BigDave, I agree with you. As I said in a previous message, "Google does not have the technology to render billions of pages".

My point was that it could make a sense if in the future they will be able to do it.

Also, I think that they don't really need to render a page, but they could just calculate the coordinates of links. Visual rendering is probably necessary for hidden text detection, not for calculating coordinates.

Finally, they could start applying this technology just to a subset of the pages in the database and not to the entire archive.

I'm not saying that it's a problem with a simple solution, I understand very well how complex this technology would be and how much resources it would need.

But I'm confident that we'll not have to wait much time to see this technology (partially) implemented, IMHO.

vitaplease

WebmasterWorld Senior Member vitaplease us a WebmasterWorld Top Contributor of All Time 10+ Year Member



 
Msg#: 17364 posted 12:51 pm on Oct 6, 2003 (gmt 0)

>> does google account for geography of link when computing PR?

Other than and 101 Kb limitations, I do not think so at the moment.

Sooner or later, if not already; - words surrounding the link and headings preceding the link could make sense "location wise" - but mainly for ranking - not for Pagerank purposes.

One could speculate if, in the future, with enough advanced toolbars installed, the click-through of one link over the other (and therefore to a certain extent its location) could play a role. But should a popular link mean a lead to a more important (Pagerank'ed) page?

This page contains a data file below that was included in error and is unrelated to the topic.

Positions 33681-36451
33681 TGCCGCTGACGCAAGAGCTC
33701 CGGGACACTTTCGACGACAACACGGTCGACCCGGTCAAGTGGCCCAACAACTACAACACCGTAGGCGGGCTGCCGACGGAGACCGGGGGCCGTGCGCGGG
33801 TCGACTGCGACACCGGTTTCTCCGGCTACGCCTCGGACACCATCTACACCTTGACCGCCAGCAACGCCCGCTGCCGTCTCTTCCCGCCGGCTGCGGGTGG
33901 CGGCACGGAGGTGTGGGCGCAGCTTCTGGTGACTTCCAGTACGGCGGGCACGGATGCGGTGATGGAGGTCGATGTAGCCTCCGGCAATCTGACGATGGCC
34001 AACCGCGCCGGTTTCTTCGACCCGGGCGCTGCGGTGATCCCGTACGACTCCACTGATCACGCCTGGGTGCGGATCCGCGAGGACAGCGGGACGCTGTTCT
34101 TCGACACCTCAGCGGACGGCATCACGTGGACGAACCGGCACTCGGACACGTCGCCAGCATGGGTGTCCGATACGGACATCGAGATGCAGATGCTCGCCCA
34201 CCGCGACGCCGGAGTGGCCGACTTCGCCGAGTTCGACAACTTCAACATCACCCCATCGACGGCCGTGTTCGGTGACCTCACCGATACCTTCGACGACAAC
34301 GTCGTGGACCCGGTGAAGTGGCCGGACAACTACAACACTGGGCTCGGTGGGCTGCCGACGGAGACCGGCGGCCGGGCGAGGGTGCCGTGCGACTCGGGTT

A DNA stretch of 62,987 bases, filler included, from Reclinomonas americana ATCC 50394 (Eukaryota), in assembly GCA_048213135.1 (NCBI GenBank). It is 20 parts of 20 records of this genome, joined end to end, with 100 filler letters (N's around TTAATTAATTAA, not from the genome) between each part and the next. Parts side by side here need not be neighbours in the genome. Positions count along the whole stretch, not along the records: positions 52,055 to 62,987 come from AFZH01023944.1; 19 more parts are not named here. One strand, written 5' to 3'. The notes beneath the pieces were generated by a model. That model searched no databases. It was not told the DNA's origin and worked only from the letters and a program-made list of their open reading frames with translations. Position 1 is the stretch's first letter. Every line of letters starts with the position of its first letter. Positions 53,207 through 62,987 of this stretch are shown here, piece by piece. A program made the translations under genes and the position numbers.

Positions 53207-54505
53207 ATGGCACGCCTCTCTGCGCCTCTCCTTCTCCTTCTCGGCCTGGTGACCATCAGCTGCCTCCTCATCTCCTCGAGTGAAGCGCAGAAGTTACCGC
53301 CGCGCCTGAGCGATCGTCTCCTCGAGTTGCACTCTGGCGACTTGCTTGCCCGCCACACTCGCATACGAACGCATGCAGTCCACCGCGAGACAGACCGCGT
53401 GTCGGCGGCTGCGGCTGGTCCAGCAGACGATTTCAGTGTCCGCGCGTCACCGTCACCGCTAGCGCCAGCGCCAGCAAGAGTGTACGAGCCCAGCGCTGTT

BigDave

WebmasterWorld Senior Member bigdave us a WebmasterWorld Top Contributor of All Time 10+ Year Member



 
Msg#: 17364 posted 6:15 pm on Oct 6, 2003 (gmt 0)

The 101k limitation is ONLY a limitation on the ammount that google will keep a copy of to show you. It is not a limit on how much of the page they will read or how far they will go through the page while creating their search database.

leanweb

10+ Year Member



 
Msg#: 17364 posted 6:35 pm on Oct 6, 2003 (gmt 0)

i dont necessarily agree that it is too tough to implement ranking that is sensitive to geography of link or to link's size/color. costly? sure. impossible? absolutely not.

much sooner i'd buy the argument that google may have experimented with this and found only negligible PR improvement.

greenfrog

10+ Year Member



 
Msg#: 17364 posted 6:39 pm on Oct 6, 2003 (gmt 0)

I am very interested in what marcia has been saying about links within the navigation structure of a site, as opossed to on a links page...

Do you suggest that it is better to spread links out throughtout a site within the general content pages? Is this better than on a links only page, which many people typically have?

If so, is the rational for this better distribution of PR, or is it for some other reason?

greenfrog

10+ Year Member



 
Msg#: 17364 posted 6:40 pm on Oct 6, 2003 (gmt 0)

which forum has the info about recent changes in linking practices? Or do you have any good thread links?

phish

10+ Year Member



 
Msg#: 17364 posted 5:53 am on Oct 7, 2003 (gmt 0)

hmmm...if ya ask me location has alot to do with it. Correct me if im wrong but,

What's the best way to link?
with anchor text right?
Whats the best thing to use for anchor text?
keywords right?
Where's the best place for keywords?
top of page right?

I dunno...just me thinkin